February 11, 2000
Alcohol-Brain Cell Link Found
By The Associated Press
WASHINGTON (AP) -- Laboratory studies suggest that a single drinking binge by a pregnant woman can damage for life the brain of her unborn child.
That's the conclusion of a study published today in the journal Science on the effects of alcohol on the very young.
The conclusion is based on a study conducted on laboratory rats, but experts said the work helps to explain why children born to drinking mothers can suffer learning disabilities, memory loss and other brain disorders.
The study indicates that rats, and presumably humans, are highly susceptible to alcohol-related neurological damage when developing brain cells are furiously building the connections needed for memory, learning and thought. In humans, this period of rapid brain development starts in the sixth month of gestation and continues for two years after birth. In rats, it comes in the two weeks after birth.
``We call this a brain-growth spurt period,'' said Dr. John W. Olney, a Washington University School of Medicine researcher and senior author of the study.
During this spurt, said Olney, a single prolonged contact with alcohol -- lasting for four hours or more -- is enough to kill vast numbers of brain cells.
``There is a massive wave of cell suicide after the brain is exposed to ethanol (alcohol),'' said Olney. ``The cells die by the millions and millions.''
During the brain's growth spurt, called synaptogenesis, brain cells must receive a balanced signal from two types of neurotransmitter chemicals, glutamate and GABA, he said. If this signal is disrupted, the developing brain cells are programmed to commit suicide. This is the body's way of eliminating surplus cells.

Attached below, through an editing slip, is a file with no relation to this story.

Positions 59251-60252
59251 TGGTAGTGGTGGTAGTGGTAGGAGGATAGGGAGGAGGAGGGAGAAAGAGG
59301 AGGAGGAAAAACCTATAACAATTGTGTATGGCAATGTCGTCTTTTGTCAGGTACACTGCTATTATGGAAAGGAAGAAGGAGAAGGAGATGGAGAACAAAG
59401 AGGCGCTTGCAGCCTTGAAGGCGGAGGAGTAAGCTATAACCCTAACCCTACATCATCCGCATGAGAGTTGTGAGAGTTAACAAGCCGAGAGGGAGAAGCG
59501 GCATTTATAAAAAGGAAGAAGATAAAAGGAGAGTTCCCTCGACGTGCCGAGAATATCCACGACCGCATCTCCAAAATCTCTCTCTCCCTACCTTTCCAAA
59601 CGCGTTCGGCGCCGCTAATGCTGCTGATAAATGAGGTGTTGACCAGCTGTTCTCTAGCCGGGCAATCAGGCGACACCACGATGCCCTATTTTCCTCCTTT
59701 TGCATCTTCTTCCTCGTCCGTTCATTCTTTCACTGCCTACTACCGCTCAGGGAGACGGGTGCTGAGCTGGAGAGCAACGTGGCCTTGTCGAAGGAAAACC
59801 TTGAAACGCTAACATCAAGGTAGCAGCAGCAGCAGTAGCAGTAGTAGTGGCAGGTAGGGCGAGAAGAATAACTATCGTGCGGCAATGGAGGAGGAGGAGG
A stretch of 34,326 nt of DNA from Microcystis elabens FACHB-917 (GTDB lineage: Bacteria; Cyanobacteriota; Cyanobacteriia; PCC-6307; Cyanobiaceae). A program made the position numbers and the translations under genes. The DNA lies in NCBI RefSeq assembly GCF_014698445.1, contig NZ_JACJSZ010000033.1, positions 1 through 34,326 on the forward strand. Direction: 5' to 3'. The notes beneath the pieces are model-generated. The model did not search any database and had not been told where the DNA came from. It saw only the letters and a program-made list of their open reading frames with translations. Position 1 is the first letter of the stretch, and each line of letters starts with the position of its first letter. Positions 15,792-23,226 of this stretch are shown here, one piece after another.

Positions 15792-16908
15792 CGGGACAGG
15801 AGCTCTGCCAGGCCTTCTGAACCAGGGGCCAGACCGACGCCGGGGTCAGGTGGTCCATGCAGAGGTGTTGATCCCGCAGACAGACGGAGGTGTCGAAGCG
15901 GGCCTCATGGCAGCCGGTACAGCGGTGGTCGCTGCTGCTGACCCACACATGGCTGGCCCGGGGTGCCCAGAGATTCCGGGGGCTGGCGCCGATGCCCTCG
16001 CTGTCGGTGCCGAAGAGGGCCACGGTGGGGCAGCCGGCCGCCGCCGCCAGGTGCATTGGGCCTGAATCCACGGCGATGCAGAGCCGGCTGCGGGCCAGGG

But, based on the rat studies, alcohol severely disrupts the glutamate-GABA signals and this, in turn, causes nerve cell suicide at about 15 times the normal rate, he said.
Neuron cells that normally die during brain development are about 1.5 percent of the total, but in rat pups exposed to alcohol just days after birth, said Olney, the dead neurons ranged from 5 to 30 percent of the total.
``Our study showed that it only requires one round of intoxication of about four hours for this to occur,'' said Olney.
The ``binge'' used in the study gave the rats a blood alcohol level of .20, or 200 milligrams of alcohol per deciliter of blood. Such a level in people is twice the legal standard of drunkenness in many states.
Dr. David Lovinger of the Vanderbilt University School of Medicine said in Science that the study carries a powerful message: Drinking in late pregnancy ``is really unsafe for the brain.''
A 1996 study by the Institute of Medicine showed that about 20 percent of women who drink do not stop during pregnancy. About one in every 1,000 babies born in the United States suffers from fetal alcohol syndrome, a disorder caused by exposure to alcohol in the womb. The disorder can cause stunted growth, along with memory and learning problems.
Olney said pregnant women need not be anxious about past, moderate alcohol drinking.
``One glass of wine at dinner is unlikely to cause the damage, but we cannot say that any added intake would be safe,'' he said. ``The most prudent policy would be to have no alcohol during pregnancy.''
[Science News, Vol. 158, No. 2, July 8, 2000, p. 28]
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